New Greek Comedy: 'The Sun'

The ancient Greek playright Aristophanes is returning after an almost 2,400-year absence with a new comedy called “The Sun.”

The backdrop for “The Sun” is news that,

Sun-baked and debt-choked Greece presented on Monday a plan to become Europe’s solar energy powerhouse, attracting up to 20 billion euros of investment in the decades to come to lift its economy out of the doldrums.

The cash-strapped country regards clean energy as one of the few advantages of its uncompetitive economy, which is going through its longest and deepest recession in decades as a result of a debt crisis.

The ambitious plan, called “Project Helios”, involves multiplying Greek solar power production from 206 megawatts(MW) in 2010 to 2.2 gigawatts (GW) by 2020 and up to 10 GW by 2050, according to an Energy Ministry presentation.

“Greece enjoys 300 days of sunshine a year, almost 50 percent more sun radiation than Germany, the global leader in solar photovoltaics,” said the presentation held by Energy Minister George Papaconstantinou at an energy conference in Hamburg, Germany.

Classics fans will remember Aristophanes’ play “The Clouds” (circa 420 B.C.), in which the debtor Strepsiades enrolls his son in The Thinkery so that he can learn the rhetorical skills needed to defeat their creditors in court. Instead, the son learns cynical disrespect for social mores and contempt for authority. He subsequently beats up Strepsiades who then burns down The Thinkery.

In “The Sun”, the debtor Barackades enrolls his son in The Clean Energy Connery, where the son learns disrespect for science and economics. The son subsequently launches an improbable solar power project that bankrupts Barackades who then, in a plot twist, burns down all of Athens except for The Clean Energy Connery, which remains as a monument to hubris.

11 thoughts on “New Greek Comedy: 'The Sun'”

  1. Just because you don’t believe in solar energy doesn’t mean that there’s no money to be made in the solar industry. Remember the “tulip craze” in the end of the 16th century.
    But then again, that didn’t end very well.

  2. More like a tragic comedy.

    So, instead of sheep or crops or olive trees, the land will be used for solar farms?

  3. Is there really that much ROI from solar power production?

    From the pro-solar WEB sites I have read, the highest ROI in the US comes in states with the highest gov’t rebates. Also, the panels have a 25 year life span and take 9-10 years to pay for themselves.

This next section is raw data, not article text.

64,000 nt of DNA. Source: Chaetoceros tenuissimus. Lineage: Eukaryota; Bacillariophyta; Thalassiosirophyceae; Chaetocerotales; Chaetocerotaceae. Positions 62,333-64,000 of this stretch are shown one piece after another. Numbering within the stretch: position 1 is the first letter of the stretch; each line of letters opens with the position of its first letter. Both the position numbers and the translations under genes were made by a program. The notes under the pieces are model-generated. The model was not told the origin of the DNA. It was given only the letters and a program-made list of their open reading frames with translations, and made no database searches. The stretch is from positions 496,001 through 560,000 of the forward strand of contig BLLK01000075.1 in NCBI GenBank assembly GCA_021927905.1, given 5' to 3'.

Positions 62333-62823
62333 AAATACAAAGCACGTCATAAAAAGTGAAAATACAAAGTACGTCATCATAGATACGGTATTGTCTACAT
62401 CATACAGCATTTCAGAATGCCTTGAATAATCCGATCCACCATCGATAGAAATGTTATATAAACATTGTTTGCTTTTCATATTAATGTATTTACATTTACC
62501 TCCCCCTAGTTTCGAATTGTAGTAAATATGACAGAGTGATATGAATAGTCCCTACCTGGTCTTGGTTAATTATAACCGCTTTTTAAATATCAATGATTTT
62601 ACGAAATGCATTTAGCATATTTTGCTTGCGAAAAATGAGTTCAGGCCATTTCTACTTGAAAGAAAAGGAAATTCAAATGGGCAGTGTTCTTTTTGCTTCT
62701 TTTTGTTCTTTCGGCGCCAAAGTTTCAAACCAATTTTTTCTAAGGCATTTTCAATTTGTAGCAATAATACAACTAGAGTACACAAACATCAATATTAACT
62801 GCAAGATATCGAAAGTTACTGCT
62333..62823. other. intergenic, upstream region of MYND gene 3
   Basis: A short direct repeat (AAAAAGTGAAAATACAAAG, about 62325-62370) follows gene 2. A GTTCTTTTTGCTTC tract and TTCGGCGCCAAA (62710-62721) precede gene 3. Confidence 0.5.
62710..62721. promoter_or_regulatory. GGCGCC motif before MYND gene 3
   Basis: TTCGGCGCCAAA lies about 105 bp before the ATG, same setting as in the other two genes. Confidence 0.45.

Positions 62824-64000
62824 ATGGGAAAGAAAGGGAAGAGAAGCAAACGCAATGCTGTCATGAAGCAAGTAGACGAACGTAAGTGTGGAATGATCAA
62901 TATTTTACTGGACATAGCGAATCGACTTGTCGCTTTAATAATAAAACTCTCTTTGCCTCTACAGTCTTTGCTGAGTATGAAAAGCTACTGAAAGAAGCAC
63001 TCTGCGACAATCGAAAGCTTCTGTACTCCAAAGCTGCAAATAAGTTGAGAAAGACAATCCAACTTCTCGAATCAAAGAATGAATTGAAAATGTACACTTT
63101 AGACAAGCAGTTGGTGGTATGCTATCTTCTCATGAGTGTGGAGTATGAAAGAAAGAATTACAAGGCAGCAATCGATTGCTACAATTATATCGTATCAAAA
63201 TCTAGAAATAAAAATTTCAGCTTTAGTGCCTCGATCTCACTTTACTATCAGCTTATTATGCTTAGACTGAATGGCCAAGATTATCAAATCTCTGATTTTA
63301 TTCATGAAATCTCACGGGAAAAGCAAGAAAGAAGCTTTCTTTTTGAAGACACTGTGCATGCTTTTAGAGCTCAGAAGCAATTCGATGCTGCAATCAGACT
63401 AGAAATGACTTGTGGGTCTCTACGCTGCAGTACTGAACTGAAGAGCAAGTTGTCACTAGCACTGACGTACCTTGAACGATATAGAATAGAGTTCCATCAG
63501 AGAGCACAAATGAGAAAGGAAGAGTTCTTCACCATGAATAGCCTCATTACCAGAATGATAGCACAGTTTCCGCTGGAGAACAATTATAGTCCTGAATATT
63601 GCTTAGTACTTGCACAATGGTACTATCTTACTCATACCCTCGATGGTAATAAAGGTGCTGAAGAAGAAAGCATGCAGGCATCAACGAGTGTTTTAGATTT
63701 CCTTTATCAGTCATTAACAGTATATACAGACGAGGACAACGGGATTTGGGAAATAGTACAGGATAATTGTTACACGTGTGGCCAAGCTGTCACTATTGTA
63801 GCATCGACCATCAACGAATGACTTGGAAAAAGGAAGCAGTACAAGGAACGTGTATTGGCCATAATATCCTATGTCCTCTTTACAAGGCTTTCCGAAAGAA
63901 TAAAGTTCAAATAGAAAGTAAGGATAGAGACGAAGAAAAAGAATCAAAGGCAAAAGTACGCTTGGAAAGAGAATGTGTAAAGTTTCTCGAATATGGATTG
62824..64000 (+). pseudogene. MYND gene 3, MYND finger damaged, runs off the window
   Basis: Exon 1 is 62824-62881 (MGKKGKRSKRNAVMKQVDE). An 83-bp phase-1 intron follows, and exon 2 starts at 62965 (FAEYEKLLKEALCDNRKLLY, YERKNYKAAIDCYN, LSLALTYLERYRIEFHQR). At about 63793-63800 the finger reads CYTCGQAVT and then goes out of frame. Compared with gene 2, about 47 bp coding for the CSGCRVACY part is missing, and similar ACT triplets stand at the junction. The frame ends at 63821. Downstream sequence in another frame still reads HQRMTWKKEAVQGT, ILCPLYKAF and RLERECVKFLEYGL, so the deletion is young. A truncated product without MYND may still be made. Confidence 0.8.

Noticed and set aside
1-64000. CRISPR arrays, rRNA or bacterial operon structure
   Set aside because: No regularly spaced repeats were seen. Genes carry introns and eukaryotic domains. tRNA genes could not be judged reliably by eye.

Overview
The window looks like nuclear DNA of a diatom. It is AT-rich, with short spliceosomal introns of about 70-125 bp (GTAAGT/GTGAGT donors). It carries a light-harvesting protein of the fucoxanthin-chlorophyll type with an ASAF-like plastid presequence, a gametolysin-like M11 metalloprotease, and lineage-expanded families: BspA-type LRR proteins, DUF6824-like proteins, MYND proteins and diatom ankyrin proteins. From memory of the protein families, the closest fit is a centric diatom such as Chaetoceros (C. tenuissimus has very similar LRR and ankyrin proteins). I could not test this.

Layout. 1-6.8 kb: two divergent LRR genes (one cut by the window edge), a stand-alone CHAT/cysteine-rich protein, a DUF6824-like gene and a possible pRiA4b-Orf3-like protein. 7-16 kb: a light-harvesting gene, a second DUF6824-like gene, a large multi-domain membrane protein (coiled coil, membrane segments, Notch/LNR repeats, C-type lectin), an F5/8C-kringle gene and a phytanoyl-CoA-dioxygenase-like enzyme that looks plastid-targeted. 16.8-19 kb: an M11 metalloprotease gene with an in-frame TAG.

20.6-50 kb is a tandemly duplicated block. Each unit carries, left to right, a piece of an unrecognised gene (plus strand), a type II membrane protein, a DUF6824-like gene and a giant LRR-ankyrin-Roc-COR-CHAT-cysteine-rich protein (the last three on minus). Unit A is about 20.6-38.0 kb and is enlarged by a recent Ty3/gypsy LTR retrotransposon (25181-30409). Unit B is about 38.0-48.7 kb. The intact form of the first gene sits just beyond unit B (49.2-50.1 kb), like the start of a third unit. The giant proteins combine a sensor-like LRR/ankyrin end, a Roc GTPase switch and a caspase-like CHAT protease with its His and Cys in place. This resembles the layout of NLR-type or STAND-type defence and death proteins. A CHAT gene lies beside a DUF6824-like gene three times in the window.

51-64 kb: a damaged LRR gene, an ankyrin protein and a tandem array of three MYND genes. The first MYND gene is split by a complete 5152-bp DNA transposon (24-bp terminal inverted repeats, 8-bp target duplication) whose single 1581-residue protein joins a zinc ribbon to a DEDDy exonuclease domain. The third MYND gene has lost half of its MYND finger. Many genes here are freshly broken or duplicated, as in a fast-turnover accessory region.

The Greeks aren’t going to get rebate checks from the Great State of California. They’ve already been hurting for over a decade. Now they are going to invest billions they don’t have for a project that will start paying off in yet another decade. And then, after that, their investment will have a life of only another 15 years?

    I hope things go much better in Greece for solar energy than it has here in the US.

  4. The plot line I see is an old one: a compulsive gambler gets into debt to the money-lenders; he talks himself into one last winner-take-all bet for his very soul; the game is then changed to one he knows nothing about, and thus he has no chance of winning. In the original version of the story, Mephistopheles wins the soul of Faust.

  5. Nuclear bombshell: $26 Billion cost — $10,800 per kilowatt! — killed Ontario nuclear bid. (July ’09)…..
    http://www.grist.org/nuclear/2011-04-06-does-nuclear-power-have-a-negative-learning-curve

    is 20 billion euro for an increase of around 2Gw significanly more than 10k per kilowat listed at the above link??

    is the linked info incorrect??

    would a 10 thousand dollar kilowtt operate 2000 5w cfls???

    is 20 billion euro execssive compred to 10k per kilowatt from a nuke???

  6. The question is not whether covering Greece with PV panels is a good idea or whether it will produce a meaningful amount of energy. It isn’t and it won’t.

    The question is: “Can the wily Greeks con the Germans, who are bat$#;+ insane on the subject of energy production, out of their hard earned Euros?”. The Germans have proven they are nuts about energy by 1. cancelling their nuclear plants, and 2. putting up millions of PV panels in a place that is dark when they most need the output. (Germany does not need nor use air conditioning).

    I think that this scheme has a real chance of working — for the Greek con men, that is.

  7. I think the Greeks should build a bunch of giant hamster wheels, which will be hooked up to generators. Then they all take turns running inside the wheels, and generating electricity. The great thing is, they can keep doing that all day and all night, thus ensuring constant electricity.

  8. Solar panels degrade over time loosing about half efficiency at 10 years. They are not efficient and the electronics that convert to usable power are also not efficient
    Since electricity cannot be stored except with batteries and they are a disposal nightmare, Generating plants will still be needed.

  9. The question is not whether covering Greece with PV panels is a good idea or whether it will produce a meaningful amount of energy………..

    was that a question???

  10. “Solar panels degrade over time loosing about half efficiency at 10 years. They are not efficient and the electronics that convert to usable power are also not efficient
    Since electricity cannot be stored except with batteries and they are a disposal nightmare, Generating plants will still be needed.”

    maybe they do…i dont know. there may be ways to extend solar panel life the same way nuke planst lfe can be extended…mostly are 25 years or so??

    i dont know what you mean by not that efficient…less so than steam turbines from coal or nukes??? does the less efficient solar make up for that with less mining and refining and transport of fuels???

    nuke regulatory agencies and disposal, etc???

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